Due to the ease of use of this sensor and its portability, the technique can be used in situ for quantitative analysis of the presence of atrazine, as well as that of other herbicides, in food and water samples outside the laboratory. The sensor can be easily prepared by means of a process that can be extended on an industrial scale to allow the manufacture of large quantities at a very low cost, and may even be made for personal, disposable use .
The chemical mechanism to detect contaminants in a sample is very similar to that used by the immune system to identify a virus or bacteria in the body. The organism attacks an infection by generating antibodies which hook onto, for example, a specific type of virus. Hence the virus is identified and may be eliminated. In the case of the sensors, specific antibodies for atrazine have been used (in the case of pesticides) and for sulphanilamide (in the case of identifying antibiotics). Once the antibodies hook onto the contaminating particles they are attracted to the surface of a transductor which converts the contact with the antibodies into electrical signals. By measuring these electric signals the device can determine the concentration of contaminants in the sample.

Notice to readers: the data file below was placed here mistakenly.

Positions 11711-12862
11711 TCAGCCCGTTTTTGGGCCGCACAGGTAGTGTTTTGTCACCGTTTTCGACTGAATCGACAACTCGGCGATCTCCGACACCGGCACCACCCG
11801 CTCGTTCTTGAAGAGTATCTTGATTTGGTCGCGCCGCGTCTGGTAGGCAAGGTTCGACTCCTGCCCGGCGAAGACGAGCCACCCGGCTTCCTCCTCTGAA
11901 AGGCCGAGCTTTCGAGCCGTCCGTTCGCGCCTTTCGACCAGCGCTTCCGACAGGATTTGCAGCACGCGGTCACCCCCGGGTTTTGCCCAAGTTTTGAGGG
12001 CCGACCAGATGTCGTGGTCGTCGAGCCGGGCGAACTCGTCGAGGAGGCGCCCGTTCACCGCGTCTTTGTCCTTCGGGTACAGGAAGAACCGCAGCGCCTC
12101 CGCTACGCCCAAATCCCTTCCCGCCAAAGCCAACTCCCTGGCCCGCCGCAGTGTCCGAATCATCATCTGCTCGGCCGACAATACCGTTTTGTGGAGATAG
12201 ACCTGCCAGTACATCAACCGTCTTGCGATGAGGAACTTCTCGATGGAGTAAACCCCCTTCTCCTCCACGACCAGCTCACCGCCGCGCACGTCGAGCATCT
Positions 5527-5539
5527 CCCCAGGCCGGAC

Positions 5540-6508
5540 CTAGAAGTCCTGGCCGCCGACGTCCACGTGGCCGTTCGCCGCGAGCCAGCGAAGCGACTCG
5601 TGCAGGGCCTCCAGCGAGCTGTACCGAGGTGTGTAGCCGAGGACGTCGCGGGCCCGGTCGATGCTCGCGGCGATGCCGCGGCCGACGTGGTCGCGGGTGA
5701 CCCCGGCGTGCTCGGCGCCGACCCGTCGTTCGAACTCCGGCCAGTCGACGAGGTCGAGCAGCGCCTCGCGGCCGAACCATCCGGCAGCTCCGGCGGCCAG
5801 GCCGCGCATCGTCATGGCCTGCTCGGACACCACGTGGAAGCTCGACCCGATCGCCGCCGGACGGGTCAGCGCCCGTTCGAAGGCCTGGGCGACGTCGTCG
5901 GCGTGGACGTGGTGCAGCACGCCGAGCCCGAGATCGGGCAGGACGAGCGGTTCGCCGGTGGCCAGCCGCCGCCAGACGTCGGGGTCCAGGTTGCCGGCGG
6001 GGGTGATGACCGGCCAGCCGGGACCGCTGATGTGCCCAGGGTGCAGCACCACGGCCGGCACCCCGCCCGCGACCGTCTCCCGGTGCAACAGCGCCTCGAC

According to Isabel Pividori, researcher at the UAB Sensors and Biosensors Group and co-director of the study, "due to their characteristics, such as their ability to carry out measurements in the field, the biosensors are analytical tools which have numerous applications in the agro food industry, and can be used as an alarm for the rapid detection of 'risk' of contamination in practices based on Risk and Critical Control Point Analysis".